Lakeshore trail; Sun Point to St. Mary Falls
Though not taken from the trail, here you can see Wild Goose Island and St. Mary Lake
A hike with a view
The lakeshore trail makes for a stunning study in contrasts: burnt forest and wildflowers; snowy peaks and glacially carved valleys 
Beautiful St. Mary Lake
We kept looking behind us to catch this amazing view

Soon enough, the trail wended away from the lakeshore toward Waterfall #2. St. Mary Falls did not disappoint, cascading and pooling in that vibrant shade of turquoise-teal I’ve come to think of as distinctly Glacier. A wooden footbridge beckons you to the edge of the multi-tiered falls; here, the rush of water drowns out all sound. Swollen with spring runoff, the roar of the falls is phenomenal!

St Mary Falls, Glacier National Park
View from the footbridge, St. Mary Falls
That beautiful Glacier turquoise-teal
The view on the opposite side of the footbridge, St. Mary Falls

We lingered just past the bridge for a bit, breaking for a quick bite of trail mix before beginning the final push toward Virginia Falls. True to the ranger’s words, it wasn’t long before we came upon a pretty cascade that while not particularly tall, cut a long path through the rock. Thanks to the ranger’s advice, we knew better to soldier on toward The Real Virginia Falls.

Not Virginia Falls, but still an awfully nice spot for a snack

We’d been warned that this stretch was all uphill, and that was certainly true. But at less than a mile, the push was doable, and it wasn’t long before we found ourselves high in the cool, dense forest, deafened by a thunderous roar that made St. Mary Falls sound like a mere trickle. There was no mistaking it: this was the real Virginia Falls!

Virginia Falls, Glacier National Park
‘Not us’ posing for scale; the real us snapping shots from the safety of the lower lookout
Virginia Falls is massive!
Virginia Falls; spray from the footbridge

Of the two stationed vantage points, the lower lookout is situated farther away, giving a broader perspective of the falls. The second vantage point involves crossing a narrow footbridge to the foot of the falls and jockeying for position on a small landing. A few brave (ie: crazy) souls ventured out onto the slippery rock to pose for selfies while we were there, but we were less daring, content to take a peak and return quickly to safety.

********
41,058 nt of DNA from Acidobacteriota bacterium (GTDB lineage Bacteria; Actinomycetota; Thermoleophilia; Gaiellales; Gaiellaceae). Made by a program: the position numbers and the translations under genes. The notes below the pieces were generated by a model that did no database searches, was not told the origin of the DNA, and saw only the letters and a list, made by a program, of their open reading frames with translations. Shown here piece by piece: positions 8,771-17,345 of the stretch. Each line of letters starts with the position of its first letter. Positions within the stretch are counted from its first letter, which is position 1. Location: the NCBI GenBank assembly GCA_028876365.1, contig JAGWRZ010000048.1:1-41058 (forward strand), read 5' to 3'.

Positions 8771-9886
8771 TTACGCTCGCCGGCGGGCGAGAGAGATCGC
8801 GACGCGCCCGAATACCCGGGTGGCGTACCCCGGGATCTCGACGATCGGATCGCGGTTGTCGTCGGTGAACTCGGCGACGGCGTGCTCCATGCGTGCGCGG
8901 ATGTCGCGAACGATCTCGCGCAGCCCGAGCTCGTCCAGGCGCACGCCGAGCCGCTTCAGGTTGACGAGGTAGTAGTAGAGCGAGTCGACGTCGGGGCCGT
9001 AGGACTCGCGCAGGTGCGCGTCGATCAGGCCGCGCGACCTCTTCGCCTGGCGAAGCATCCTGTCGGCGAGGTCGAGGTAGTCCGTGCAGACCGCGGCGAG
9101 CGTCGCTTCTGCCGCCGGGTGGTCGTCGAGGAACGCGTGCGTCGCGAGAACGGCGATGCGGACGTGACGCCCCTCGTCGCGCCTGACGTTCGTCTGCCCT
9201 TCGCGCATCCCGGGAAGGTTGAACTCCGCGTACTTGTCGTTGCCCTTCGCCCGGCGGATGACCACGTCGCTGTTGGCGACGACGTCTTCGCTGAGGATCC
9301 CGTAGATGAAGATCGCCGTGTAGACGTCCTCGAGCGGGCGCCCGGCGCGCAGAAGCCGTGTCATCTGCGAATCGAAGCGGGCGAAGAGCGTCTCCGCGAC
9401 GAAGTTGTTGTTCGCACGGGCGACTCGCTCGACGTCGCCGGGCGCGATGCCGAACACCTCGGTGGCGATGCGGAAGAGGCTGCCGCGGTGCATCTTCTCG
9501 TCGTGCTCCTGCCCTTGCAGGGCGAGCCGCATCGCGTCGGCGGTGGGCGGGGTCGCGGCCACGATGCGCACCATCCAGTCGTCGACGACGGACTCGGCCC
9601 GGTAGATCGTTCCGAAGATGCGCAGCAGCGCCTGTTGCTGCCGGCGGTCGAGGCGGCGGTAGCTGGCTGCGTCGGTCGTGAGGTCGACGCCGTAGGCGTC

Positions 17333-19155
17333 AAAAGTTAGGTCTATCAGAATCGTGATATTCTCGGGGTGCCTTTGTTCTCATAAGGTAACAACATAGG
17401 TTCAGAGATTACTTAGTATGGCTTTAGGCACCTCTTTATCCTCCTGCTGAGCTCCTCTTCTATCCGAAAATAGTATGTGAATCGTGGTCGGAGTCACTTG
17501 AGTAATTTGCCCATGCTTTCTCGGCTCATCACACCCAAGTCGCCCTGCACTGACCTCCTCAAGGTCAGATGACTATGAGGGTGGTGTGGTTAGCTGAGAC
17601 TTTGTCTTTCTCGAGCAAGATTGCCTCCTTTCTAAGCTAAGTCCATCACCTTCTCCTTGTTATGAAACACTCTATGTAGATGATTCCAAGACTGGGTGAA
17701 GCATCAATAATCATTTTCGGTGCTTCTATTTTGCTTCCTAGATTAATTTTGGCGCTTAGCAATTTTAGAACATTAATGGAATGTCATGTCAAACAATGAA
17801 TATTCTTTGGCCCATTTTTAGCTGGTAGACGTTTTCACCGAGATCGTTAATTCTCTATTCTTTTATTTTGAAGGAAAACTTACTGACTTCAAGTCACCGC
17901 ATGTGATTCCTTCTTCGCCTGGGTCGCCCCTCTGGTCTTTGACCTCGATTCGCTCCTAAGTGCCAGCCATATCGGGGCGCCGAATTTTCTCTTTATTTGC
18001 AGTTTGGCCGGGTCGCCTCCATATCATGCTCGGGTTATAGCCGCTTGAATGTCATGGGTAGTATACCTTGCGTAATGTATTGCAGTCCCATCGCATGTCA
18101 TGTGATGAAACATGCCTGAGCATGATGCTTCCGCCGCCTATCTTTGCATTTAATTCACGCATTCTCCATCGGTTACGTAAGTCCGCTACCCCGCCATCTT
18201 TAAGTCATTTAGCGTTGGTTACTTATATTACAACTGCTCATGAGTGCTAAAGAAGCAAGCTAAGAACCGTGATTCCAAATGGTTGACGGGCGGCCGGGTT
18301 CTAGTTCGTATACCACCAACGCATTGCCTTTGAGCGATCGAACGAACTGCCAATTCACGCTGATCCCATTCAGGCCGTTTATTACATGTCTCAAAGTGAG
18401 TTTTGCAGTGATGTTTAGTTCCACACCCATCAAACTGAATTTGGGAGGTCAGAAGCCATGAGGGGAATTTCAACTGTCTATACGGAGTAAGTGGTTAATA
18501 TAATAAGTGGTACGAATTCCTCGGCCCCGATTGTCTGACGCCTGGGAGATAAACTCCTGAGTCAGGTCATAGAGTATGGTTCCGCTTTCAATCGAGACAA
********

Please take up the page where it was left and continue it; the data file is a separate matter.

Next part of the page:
Though our time at the falls was limited, Virginia managed to leave a lasting impression on us. When asked by hikers at the trailhead if Virginia Falls was worth the extra mile, our answer was a resounding yes! Not because the falls were towering and immense (though they definitely were), but because our experience at Virginia felt intimate. Ditto for St. Mary Falls. Baring, too. Isn’t it funny that venturing out is almost always about seeking a way in? Both beautiful and contemplative, we couldn’t have asked for a better hike than Sunrift Gorge/Sun Point/Virginia Falls to end our last day in Glacier National Park.

What is your favorite Zen hike in Glacier or any other National Park? Favorite local hike for sitting and pondering?

Coming soon: North Cascades National Park!


Glacier Day 3: Many Glacier

First, the bad news: we didn’t get to do a single thing we’d planned to do on Day 3 in Glacier.

The good news?

Day 3 turned out be one of our favorite days of the whole trip!

We pulled into the Many Glacier entrance of Glacier National Park early with high hopes of hiking Grinnell Glacier. Chatting with the ranger at the guard shack, however, we were crushed to learn that the last 2 miles of the Grinnell Glacier trail were closed. The ranger explained that we could do the first half of the trail if we wanted to. “But,” he said, “I wouldn’t advise it.” He peered into our car and shook his head, solemn. “Especially not with little guys. The snow’s really steep and sketchy. I wouldn’t be surprised if they wound up closing the whole trail later today.”

From the backseat, my daughter cheered; she’d been dreading this hike for months after reading accounts of bear maulings on the trail. The boys were more stoic about the situation, though I could’ve sworn I heard a whispered, “Thank goodness, we don’t have to hike 12 miles today!”

“So, what now?” my husband said, eyebrows raised.